I have to admit that words like those written by Rev. Kaeton can make my blood boil. I have had to fend off my share of comments about how I am wasting all that medical education by choosing to be at home with my kids. But rather than responding to Rev. Kaeton with anger, I will include her my prayers. I pray that she will someday see that humble obedience to God’s will and God’s plan is true liberation. I will also pray for the pregnant Episcopal priest that Rev. Kaeton maligns in her post. I know how hurtful it is when professional colleagues do not respect your response to a vocation greater than your career.

Sunday, July 08, 2007

Proper Music

In light of my recent little rant, please read the following interview from the Adoremus Bulletin. Here is an excerpt:

Adoremus: Tell us about the Communio Project and why it is important.

Tucker: The idea is to put the Mass Propers back into liturgical circulation in Catholic liturgy, starting with the Communion chant. Let me explain what I mean.

Every Catholic knows the problem, but not everyone knows its source or solution. During Communion, the most contemplative and introspective time of the Mass, we are often confronted with the demand that we sing a hymn, usually a contemporary standard like “One Bread, One Body”. Music directors have some sense that they are supposed to do this. Seminars leaders have told them this for decades. The General Instruction of the Roman Missal (GIRM) seems to provide support in referring to a Communion song.

Now, in the usual experience, no one sings. Certainly no one wants to slog a hymnal up to Communion. Mostly, the demand that we sing during Communion violates our sense of the moment that calls for internal rather than external participation. As a result, some music directors despair and just have the choir sing alone or play some mood music. They really don’t know what else to do.

Adoremus: The GIRM (§87), as adapted for the United States, gives four options for the Communion chant; the first option is “the antiphon from the Roman Missal or the psalm from the Roman Gradual as set to music there or in another musical setting”. How does the Communio project respond to this?

Tucker: GIRM §87 gives four options: the official antiphon, a simple substitute for the same, an approved song, or something else suitable. The first option is the one that provides the clue to the ideal: the Communion antiphon from the Graduale Romanum (Roman Gradual) for sung Masses or from the Missal for spoken Masses.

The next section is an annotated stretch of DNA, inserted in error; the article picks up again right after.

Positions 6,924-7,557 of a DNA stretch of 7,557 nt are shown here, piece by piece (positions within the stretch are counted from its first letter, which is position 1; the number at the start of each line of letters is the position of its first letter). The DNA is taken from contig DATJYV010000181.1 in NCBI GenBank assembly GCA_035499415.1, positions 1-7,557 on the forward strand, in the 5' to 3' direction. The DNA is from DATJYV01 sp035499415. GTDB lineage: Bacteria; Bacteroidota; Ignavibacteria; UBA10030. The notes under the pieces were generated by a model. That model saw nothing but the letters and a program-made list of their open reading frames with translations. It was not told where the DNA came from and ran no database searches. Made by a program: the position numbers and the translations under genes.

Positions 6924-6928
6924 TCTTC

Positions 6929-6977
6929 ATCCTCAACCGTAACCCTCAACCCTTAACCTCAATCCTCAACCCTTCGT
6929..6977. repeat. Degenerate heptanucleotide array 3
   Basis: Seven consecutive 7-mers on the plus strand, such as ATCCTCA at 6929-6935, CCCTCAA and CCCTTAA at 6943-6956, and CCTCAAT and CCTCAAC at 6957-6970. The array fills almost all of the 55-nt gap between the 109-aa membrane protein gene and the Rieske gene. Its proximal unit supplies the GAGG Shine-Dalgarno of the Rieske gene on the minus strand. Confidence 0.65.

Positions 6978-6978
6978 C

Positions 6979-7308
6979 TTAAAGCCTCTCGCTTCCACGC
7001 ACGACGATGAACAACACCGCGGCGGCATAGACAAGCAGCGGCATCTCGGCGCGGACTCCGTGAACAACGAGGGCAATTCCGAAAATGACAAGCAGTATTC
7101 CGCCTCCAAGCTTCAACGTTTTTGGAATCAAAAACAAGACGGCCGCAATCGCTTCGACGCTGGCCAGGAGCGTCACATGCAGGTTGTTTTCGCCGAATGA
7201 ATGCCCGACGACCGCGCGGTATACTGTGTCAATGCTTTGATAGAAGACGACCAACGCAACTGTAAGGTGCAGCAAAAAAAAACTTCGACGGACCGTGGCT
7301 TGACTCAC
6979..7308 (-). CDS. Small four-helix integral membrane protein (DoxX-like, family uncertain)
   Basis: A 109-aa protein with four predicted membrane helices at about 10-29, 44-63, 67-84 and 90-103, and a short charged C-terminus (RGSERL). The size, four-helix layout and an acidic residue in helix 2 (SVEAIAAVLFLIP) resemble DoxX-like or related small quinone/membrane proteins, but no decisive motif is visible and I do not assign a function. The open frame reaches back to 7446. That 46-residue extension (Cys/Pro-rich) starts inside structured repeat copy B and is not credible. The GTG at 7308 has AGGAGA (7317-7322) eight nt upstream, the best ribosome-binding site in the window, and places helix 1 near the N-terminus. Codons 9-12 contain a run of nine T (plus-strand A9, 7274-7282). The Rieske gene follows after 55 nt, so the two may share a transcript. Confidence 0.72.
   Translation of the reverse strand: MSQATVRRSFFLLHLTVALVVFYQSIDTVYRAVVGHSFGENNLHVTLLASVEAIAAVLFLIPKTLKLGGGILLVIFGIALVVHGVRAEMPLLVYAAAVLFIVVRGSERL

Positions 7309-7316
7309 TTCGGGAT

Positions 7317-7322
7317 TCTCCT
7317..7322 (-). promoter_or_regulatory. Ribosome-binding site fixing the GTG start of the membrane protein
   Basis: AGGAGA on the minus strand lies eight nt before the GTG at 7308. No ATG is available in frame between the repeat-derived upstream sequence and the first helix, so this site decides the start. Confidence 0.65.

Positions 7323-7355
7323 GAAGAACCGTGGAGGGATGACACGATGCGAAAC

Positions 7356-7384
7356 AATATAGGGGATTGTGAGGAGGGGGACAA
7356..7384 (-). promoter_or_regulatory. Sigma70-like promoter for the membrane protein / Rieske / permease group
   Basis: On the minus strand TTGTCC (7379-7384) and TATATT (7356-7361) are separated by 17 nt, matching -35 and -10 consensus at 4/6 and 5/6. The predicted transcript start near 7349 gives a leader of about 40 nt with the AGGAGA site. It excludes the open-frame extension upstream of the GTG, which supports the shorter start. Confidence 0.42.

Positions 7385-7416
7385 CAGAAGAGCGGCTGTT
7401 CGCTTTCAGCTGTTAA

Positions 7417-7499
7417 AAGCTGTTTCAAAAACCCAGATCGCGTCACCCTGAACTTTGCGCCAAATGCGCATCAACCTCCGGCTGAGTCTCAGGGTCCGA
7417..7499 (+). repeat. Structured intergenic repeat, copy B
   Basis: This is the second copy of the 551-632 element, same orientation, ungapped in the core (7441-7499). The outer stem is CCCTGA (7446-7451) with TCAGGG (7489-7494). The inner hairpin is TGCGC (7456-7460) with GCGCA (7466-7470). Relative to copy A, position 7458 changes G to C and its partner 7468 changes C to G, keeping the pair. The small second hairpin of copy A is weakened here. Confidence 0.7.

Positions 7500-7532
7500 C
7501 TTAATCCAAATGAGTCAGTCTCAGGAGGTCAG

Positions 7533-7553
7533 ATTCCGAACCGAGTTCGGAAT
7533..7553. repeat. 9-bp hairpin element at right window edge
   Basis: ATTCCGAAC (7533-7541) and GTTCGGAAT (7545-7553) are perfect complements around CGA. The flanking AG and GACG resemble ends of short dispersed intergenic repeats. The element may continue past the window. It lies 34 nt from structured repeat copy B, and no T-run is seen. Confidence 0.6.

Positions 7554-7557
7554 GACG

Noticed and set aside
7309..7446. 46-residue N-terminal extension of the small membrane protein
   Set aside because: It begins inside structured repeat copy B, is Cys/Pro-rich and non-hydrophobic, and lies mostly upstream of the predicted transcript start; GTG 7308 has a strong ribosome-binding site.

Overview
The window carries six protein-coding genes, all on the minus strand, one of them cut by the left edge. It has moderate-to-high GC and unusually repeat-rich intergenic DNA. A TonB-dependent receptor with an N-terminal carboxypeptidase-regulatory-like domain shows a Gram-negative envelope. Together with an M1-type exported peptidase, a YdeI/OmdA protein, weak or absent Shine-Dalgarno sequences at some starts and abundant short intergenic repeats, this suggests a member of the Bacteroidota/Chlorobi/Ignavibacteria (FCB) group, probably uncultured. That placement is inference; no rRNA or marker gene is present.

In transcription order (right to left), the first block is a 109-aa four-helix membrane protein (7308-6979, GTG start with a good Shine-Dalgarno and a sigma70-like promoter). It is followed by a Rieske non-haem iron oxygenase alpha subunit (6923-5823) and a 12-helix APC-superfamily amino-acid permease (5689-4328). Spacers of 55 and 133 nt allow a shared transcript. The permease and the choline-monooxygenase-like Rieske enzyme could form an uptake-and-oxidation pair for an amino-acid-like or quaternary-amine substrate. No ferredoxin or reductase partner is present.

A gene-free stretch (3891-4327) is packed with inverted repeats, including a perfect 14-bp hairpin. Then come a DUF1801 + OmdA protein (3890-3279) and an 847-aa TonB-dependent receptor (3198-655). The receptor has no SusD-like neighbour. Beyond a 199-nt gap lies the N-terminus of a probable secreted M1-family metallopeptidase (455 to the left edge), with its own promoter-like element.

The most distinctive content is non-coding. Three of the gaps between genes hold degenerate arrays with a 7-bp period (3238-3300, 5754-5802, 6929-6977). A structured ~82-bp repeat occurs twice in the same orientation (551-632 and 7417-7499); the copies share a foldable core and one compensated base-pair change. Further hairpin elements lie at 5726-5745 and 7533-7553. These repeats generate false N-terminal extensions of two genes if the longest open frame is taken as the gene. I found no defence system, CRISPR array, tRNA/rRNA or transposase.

What is the Graduale Romanum? Most Catholic musicians today have little or no idea. What it is, in fact, is the official liturgical book for the choir.

The official version of the Graduale, published by the Solesmes Monastery, is always in Latin. It has been with us since the earliest years of the Church.

The Graduale includes a chant that changes every week called the “Communio”. In other words, there is a piece of music that is prescribed for Communion by the liturgy itself. It is a name for one of what are called the Propers, which are the texts of the Mass that change from week to week. When Vatican II called for Gregorian chant to be given primacy in the liturgy, it was calling for the Propers to be sung as a priority over anything else. The distance we’ve traveled from that is well illustrated by the fact that most Catholics, including musicians, have no idea what the Propers even are!

So we gain a clue from the previous paragraph in the GIRM, §86, which says: “While the priest is receiving the Sacrament, the Communion chant is begun”. Notice that it says the Communion chant, not a Communion chant. What this actually refers to is the Communion chant from the Graduale. How many parishes do this? Not many but the numbers are growing.

What the Communio book does is to collect all the antiphons and psalms into a single book for easy use.